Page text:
(This article belongs to the Special Issue Host Responses to Viral Infection)
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1446 KiB  
Review
Host Transcriptional Response to Ebola Virus Infection
by Emily Speranza and John H Connor
Vaccines 2017, 5(3), 30; https://doi.org/10.3390/vaccines5030030 - 20 Sep 2017
Cited by 19 | Viewed by 7636
Abstract
Ebola virus disease (EVD) is a serious illness that causes severe disease in humans and non-human primates (NHPs) and has mortality rates up to 90%. EVD is caused by the Ebolavirus and currently there are no licensed therapeutics or vaccines to treat EVD. [...] Read more.
Ebola virus disease (EVD) is a serious illness that causes severe disease in humans and non-human primates (NHPs) and has mortality rates up to 90%. EVD is caused by the Ebolavirus and currently there are no licensed therapeutics or vaccines to treat EVD. Due to its high mortality rates and potential as a bioterrorist weapon, a better understanding of the disease is of high priority. Multiparametric analysis techniques allow for a more complete understanding of a disease and the host response. Analysis of RNA species present in a sample can lead to a greater understanding of activation or suppression of different states of the immune response. Transcriptomic analyses such as microarrays and RNA-Sequencing (RNA-Seq) have been important tools to better understand the global gene expression response to EVD. In this review, we outline the current knowledge gained by transcriptomic analysis of EVD. Full article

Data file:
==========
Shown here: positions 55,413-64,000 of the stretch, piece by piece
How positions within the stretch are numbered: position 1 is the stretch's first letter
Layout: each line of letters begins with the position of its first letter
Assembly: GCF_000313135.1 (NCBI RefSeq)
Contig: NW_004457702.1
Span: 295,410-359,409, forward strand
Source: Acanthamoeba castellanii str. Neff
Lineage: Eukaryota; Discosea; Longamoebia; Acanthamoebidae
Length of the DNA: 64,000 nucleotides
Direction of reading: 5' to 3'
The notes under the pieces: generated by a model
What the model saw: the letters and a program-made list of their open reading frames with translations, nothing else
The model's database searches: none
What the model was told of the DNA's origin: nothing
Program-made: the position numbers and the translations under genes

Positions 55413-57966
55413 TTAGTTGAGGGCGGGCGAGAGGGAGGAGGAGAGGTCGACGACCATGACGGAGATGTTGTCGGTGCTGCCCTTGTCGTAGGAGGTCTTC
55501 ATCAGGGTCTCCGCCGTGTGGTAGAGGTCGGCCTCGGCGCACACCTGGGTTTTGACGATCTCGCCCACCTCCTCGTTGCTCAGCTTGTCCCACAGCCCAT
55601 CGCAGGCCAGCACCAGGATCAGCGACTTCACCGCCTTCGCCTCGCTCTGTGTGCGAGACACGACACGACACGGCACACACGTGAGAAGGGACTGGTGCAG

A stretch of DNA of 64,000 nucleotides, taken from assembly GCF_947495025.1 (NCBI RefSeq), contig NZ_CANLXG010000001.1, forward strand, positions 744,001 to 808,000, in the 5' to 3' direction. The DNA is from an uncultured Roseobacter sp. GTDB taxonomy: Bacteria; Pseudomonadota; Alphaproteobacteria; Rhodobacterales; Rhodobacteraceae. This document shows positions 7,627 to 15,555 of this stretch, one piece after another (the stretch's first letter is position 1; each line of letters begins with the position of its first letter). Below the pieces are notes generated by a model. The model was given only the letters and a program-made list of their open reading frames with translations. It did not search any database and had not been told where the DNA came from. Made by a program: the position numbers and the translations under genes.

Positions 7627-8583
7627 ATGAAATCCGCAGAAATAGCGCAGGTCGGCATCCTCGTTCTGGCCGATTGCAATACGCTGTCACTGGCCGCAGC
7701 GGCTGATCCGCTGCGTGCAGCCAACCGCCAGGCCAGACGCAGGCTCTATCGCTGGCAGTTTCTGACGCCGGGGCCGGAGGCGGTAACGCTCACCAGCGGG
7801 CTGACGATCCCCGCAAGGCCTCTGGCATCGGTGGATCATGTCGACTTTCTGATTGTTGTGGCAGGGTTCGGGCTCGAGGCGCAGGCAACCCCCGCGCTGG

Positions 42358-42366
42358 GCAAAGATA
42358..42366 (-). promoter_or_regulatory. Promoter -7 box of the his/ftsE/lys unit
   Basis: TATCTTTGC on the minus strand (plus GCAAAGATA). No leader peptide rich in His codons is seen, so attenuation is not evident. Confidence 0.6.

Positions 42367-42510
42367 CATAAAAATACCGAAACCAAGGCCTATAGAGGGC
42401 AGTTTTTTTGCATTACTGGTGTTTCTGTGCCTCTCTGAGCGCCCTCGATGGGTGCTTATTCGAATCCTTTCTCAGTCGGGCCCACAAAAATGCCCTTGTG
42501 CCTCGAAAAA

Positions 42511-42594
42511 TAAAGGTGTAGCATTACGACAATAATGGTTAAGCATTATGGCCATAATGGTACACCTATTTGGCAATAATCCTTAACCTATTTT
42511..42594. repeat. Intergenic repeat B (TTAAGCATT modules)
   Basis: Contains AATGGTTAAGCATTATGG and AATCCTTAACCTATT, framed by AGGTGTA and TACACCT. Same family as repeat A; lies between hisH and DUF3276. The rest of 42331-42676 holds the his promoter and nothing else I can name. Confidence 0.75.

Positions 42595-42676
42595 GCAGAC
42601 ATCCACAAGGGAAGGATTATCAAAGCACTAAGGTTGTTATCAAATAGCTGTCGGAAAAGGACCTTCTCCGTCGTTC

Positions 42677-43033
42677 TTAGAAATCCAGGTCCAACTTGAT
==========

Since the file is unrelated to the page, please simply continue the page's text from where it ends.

(This article belongs to the Special Issue Host Responses to Viral Infection)
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3022 KiB  
Review
Immune Evasion Strategies during Chronic Hepatitis B and C Virus Infection
by Ana Maria Ortega-Prieto and Marcus Dorner
Vaccines 2017, 5(3), 24; https://doi.org/10.3390/vaccines5030024 - 1 Sep 2017
Cited by 48 | Viewed by 12183
Abstract
Both hepatitis B virus (HBV) and hepatitis C virus (HCV) infections are a major global healthcare problem with more than 240 million and 70 million infected, respectively. Both viruses persist within the liver and result in progressive liver disease, resulting in liver fibrosis, [...] Read more.